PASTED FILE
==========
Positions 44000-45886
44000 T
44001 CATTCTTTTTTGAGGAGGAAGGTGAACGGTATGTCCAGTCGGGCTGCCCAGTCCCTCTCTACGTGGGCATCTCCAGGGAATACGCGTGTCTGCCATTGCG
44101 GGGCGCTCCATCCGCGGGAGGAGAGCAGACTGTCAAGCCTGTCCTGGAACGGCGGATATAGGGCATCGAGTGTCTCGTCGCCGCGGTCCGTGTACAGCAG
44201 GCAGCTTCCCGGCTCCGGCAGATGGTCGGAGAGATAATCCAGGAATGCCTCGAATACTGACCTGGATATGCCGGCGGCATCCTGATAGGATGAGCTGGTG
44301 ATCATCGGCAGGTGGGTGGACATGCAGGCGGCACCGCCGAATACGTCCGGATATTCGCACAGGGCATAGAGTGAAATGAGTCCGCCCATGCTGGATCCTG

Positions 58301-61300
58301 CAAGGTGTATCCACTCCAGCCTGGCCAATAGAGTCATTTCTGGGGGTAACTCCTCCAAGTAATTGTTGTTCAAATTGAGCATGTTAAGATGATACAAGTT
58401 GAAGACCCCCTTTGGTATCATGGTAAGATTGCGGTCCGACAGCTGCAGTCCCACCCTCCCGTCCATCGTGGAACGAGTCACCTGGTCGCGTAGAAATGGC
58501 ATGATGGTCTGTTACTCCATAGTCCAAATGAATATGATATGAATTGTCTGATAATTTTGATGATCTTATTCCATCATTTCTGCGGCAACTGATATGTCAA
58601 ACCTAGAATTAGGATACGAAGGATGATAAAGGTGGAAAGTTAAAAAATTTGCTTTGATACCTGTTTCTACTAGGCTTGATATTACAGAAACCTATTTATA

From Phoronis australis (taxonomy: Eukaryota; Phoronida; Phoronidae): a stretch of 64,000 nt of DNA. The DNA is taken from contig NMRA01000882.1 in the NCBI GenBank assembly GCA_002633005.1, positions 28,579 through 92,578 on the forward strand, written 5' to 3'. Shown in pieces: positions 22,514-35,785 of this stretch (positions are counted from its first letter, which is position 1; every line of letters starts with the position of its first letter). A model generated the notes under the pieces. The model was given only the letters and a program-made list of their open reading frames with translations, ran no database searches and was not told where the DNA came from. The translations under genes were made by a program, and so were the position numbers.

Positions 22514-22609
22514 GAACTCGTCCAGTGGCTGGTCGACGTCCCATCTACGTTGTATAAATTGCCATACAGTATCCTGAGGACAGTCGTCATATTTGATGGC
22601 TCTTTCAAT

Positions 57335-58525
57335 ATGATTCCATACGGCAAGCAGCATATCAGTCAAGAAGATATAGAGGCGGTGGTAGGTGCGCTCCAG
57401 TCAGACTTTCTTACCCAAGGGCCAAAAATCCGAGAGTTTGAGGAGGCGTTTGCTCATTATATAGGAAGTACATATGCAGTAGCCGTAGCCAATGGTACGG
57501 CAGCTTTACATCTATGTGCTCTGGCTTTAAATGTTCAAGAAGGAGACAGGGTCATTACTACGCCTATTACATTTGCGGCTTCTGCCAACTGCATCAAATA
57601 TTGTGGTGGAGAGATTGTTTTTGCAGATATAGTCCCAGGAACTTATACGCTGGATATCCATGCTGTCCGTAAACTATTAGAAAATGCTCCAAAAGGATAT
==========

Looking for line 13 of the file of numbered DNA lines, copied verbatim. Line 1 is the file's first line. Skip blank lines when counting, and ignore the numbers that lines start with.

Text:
Positions 22514-22609